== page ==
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Avoiding treatment bias of REDD+ monitoring by sampling with partial replacement

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Background: Implementing REDD+ renders the development of a measurement, reporting and verification (MRV) system necessary to monitor carbon stock changes. MRV systems generally apply a combination of remote sensing techniques and in-situ field assessments. In-situ assessments can be based on 1) permanent plots, which are assessed on all successive occasions, 2) temporary plots, which are assessed only once, and 3) a combination of both. The current study focuses on in-situ assessments and addresses the effect of treatment bias, which is introduced by managing permanent sampling plots differently than the surrounding forests. Temporary plots are not subject to treatment bias, but are associated with large sampling errors and low cost-efficiency. Sampling with partial replacement (SPR) utilizes both permanent and temporary plots. Results: We apply a scenario analysis with different intensities of deforestation and forest degradation to show that SPR combines cost-efficiency with the handling of treatment bias. Without treatment bias permanent plots generally provide lower sampling errors for change estimates than SPR and temporary plots, but do not provide reliable estimates, if treatment bias occurs, SPR allows for change estimates that are comparable to those provided by permanent plots, offers the flexibility to adjust sample sizes in the course of time, and allows to compare data on permanent versus temporary plots for detecting treatment bias. Equivalence of biomass or carbon stock estimates between permanent and temporary plots serves as an indication for the absence of treatment bias while differences suggest that there is evidence for treatment bias. Conclusions: SPR is a flexible tool for estimating emission factors from successive measurements. It does not entirely depend on sample plots that are installed at the first occasion but allows for the adjustment of sample sizes and placement of new plots at any occasion. This ensures that in-situ samples provide representative estimates over time. SPR offers the possibility to increase sampling intensity in areas with high degradation intensities or to establish new plots in areas where permanent plots are lost due to deforestation. SPR is also an ideal approach to mitigate concerns about treatment bias.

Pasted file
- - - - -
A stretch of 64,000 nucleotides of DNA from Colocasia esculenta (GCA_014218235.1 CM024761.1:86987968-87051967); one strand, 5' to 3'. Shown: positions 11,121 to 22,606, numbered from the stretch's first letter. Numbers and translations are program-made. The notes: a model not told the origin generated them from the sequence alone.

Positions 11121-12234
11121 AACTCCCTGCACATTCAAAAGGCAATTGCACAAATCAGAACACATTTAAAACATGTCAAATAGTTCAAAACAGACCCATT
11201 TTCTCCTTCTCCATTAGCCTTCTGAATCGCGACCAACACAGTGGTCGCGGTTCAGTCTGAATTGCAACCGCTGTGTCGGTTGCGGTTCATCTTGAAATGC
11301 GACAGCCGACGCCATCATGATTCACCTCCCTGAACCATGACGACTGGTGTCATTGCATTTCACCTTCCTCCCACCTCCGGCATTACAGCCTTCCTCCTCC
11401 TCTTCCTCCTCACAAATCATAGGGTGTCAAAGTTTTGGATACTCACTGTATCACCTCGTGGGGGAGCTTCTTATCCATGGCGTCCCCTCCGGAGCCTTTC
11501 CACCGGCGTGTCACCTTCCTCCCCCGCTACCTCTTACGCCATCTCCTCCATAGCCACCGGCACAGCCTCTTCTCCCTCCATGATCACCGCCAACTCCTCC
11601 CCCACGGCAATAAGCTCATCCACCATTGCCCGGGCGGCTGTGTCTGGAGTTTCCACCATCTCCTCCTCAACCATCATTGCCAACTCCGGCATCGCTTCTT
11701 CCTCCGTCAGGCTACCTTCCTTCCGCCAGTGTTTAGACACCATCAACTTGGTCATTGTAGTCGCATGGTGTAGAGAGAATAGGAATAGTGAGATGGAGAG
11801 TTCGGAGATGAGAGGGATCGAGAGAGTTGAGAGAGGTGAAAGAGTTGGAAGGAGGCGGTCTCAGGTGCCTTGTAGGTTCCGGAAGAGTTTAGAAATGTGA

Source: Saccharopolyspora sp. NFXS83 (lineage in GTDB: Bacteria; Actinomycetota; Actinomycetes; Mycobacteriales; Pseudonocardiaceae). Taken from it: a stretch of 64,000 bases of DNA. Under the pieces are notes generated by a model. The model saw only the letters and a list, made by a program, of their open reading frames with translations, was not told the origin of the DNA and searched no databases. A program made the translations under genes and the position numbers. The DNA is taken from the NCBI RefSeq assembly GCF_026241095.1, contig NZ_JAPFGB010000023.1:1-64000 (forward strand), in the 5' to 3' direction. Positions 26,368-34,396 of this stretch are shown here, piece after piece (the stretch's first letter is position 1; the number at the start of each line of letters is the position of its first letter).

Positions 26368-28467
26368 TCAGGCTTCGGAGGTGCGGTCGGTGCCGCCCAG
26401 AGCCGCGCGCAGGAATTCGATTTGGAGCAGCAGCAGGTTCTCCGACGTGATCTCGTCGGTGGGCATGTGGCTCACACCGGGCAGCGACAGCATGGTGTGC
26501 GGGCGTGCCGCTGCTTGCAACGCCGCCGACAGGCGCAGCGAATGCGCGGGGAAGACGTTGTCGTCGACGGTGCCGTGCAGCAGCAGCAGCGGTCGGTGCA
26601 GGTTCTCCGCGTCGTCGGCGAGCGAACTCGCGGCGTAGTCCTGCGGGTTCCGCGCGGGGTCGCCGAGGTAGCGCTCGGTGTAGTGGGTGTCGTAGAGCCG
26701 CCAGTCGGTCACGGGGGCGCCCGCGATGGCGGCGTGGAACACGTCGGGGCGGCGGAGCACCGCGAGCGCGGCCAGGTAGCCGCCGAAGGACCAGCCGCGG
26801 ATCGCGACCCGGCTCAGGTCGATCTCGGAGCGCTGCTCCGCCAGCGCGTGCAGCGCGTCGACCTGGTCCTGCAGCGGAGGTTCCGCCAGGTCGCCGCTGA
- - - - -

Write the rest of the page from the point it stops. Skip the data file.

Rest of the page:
Köhl, M., Scott, C. T., Lister, A. J., Demon, I., & Plugge, D. (2015). Avoiding treatment bias of REDD+ monitoring by sampling with partial replacement. Carbon Balance and Management, 10(1).

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